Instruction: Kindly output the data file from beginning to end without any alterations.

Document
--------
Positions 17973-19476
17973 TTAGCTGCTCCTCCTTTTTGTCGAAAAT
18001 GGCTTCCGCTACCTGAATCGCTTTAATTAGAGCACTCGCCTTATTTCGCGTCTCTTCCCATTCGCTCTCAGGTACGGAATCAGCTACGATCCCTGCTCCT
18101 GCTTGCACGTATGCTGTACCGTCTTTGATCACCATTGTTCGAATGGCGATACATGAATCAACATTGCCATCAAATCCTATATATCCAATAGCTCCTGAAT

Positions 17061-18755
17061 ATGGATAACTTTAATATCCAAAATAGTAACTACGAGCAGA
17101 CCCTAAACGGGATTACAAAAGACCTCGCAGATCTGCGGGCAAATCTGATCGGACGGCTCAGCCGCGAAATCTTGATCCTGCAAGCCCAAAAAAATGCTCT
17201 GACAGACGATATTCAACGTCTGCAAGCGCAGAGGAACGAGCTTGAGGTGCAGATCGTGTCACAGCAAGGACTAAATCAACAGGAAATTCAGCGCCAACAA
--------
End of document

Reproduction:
Positions 17973-19476
17973 TTAGCTGCTCCTCCTTTTTGTCGAAAAT
18001 GGCTTCCGCTACCTGAATCGCTTTAATTAGAGCACTCGCCTTATTTCGCGTCTCTTCCCATTCGCTCTCAGGTACGGAATCAGCTACGATCCCTGCTCCT
18101 GCTTGCACGTATGCTGTACCGTCTTTGATCACCATTGTTCGAATGGCGATACATGAATCAACATTGCCATCAAATCCTATATATCCAATAGCTCCTGAAT

Positions 17061-18755
17061 ATGGATAACTTTAATATCCAAAATAGTAACTACGAGCAGA
17101 CCCTAAACGGGATTACAAAAGACCTCGCAGATCTGCGGGCAAATCTGATCGGACGGCTCAGCCGCGAAATCTTGATCCTGCAAGCCCAAAAAAATGCTCT
17201 GACAGACGATATTCAACGTCTGCAAGCGCAGAGGAACGAGCTTGAGGTGCAGATCGTGTCACAGCAAGGACTAAATCAACAGGAAATTCAGCGCCAACAA